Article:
12 Steps To Protect Yourself From Identity Theft

AllFinancialMatters posted 12 steps to protecting yourself from the threat of identity theft. We like 1 and 4 in particular, which have to do with how much information you put on the checks you order.

1. The next time you order checks have only your initials (instead of first name) and last name put on them. If someone takes your checkbook, they will not know if you sign your checks with just your initials or your first name, but your bank will know how you sign your checks.

4. Put your work phone number on your checks instead of your home phone. If possible, use your work address.

We covered some of the other 10 before, but it’s never bad to get a reminder. — BEN POPKEN

Protect Yourself From Identity Theft [All Financial Matters]
(Photo: d70focus)


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  1. castlecraver says:

    Yet another “identity theft expert” who doesn’t understand that CC companies REQUIRE A SIGNATURE on the back for your card to be VALID.

  2. d0x says:

    CC companies might but 99.999% of stores dont. Hell 99.999% of stores dont even care if you sign random crap next to the X so what difference does it really make?

  3. Marce says:

    #2 really doesn’t work. If your credit/debit card isn’t signed, it’s not valid: a merchant cannot swipe it. And if someone steals THAT, they can sign however they like on the back and you still have to cancel the card. Best bet: sign the card, and try to squeeze in “See ID” somewhere on the signature line. Not all merchants will check it, unfortunately.

  4. Youngman says:

    Last October, I ordered new checks from Bank of America because I was running low. I took the advice about just having your first initial and then last name (X. Lastname). After two weeks, I still had not received them. Then day, I checked my checking account online, and lo and behold, someone had stolen my brand new checks and had written a check for $2000, signing the check with “X. Lastname”. The bank may know your signature, but they don’t care.

  5. mad_oak says:

    Related to absolutely nothing, never give someone a post-dated check. I don’t know a single bank that doesn’t indicate they will cash a check regardless of the Date on the check. (Is that a double negative?)

  6. Die_Fledermaus says:

    Bad idea to put your work address on your checks. At my last company they used to open everyone’s mail. The office manager brought a credit card application to me that had come in my name. The card was for at least 10,000. Luckily he was honest and gave me the application, which i destroyed. He could have easily filled it out, mailed it in and then intercepted the card when it came into the office. I would never have known.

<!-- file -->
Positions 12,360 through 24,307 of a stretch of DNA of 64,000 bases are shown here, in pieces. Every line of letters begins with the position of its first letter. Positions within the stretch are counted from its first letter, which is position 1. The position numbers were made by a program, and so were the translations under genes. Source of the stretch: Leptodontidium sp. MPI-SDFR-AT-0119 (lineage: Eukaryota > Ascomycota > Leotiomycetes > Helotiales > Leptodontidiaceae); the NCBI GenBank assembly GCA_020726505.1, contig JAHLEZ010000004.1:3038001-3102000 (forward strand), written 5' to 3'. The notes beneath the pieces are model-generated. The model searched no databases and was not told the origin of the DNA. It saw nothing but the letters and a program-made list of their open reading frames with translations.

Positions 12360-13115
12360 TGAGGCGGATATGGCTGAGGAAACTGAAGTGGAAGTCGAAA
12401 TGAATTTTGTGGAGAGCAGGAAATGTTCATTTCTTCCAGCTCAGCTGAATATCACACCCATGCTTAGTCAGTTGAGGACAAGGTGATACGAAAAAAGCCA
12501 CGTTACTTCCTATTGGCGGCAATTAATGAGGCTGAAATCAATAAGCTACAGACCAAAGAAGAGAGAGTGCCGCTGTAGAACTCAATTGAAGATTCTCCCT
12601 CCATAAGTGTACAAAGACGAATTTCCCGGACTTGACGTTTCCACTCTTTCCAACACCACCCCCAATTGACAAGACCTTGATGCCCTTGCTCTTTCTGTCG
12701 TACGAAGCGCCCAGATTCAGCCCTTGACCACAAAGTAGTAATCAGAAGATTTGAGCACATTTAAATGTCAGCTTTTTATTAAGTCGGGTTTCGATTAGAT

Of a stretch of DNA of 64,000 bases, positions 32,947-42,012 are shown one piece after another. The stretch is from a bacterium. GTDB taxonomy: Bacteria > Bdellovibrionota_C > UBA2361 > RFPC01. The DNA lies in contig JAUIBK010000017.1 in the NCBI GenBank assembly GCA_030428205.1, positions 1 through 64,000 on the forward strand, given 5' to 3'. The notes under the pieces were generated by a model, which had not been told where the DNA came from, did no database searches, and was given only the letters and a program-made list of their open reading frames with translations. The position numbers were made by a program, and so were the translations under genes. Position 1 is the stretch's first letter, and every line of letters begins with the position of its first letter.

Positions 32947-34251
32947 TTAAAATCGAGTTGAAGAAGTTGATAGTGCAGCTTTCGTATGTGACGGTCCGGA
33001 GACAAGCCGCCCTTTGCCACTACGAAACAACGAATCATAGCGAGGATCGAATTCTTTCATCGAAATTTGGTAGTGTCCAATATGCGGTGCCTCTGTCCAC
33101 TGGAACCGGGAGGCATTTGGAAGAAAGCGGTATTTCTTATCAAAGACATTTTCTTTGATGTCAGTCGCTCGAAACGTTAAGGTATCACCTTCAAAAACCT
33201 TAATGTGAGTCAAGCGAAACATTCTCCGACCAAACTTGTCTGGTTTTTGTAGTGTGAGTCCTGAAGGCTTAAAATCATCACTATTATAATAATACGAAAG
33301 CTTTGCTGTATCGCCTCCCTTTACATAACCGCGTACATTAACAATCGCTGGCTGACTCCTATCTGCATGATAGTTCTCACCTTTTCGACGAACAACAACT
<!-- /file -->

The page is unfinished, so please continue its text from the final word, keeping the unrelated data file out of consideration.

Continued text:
7. Disgruntled CC Employee says:

    If you put only your initials on the check instead of your name, forget about purchasing in most stores.

    Are the rest of the steps this bad?

  8. TPK says:

    Can anyone verify that banks still actually compare your check signature to a signature card? In this world of automation, I find it highly unlikely.

  9. TPK says:

    Step 7 mentions taking a photocopy of your passport with you when you travel. Another tip I’ve heard is to scan the info page of your passport and e-mail it to yourself at one of the perpetually free web-based e-mail providers. That way, any where you may be in the world, as long as there is an internet connection, you have access to that copy of your passport.

  10. elvisaintdead says:

    This is a good idea for lots of things.
    put a list of insurance policy #s, firearm serial #s, combinations to fire safes, car stereo anti-theft codes (ESPECIALLY good if your battery dies, trust me), etc on a doc and “hide” it in hotmail, gmail etc.
    Chances of that one doc being found are miniscule, and w/o the corresponding name, you’re good to go.

  11. mendel says:

    I don’t get #1. If you put your full name on your check, how do they know whether you sign your name with your full name or your initial? I have my full name on the check, use my nickname day-to-day, and sign with my initial.

  12. zifnab says:

    @d0x: True that stores don’t, but if you have an issue with a purchase and you need the protection of the company, and they find that you did not sign the back, they can (and will, happened to my father) deny you protection because your card is technically invalid. If you don’t want to sign your card, more power to you, but I wouldn’t recommend it to anyone else. The act of signing it (sorta) invokes the fraud and other protections on the card, thus by not signing the card you may in fact lessen your protection.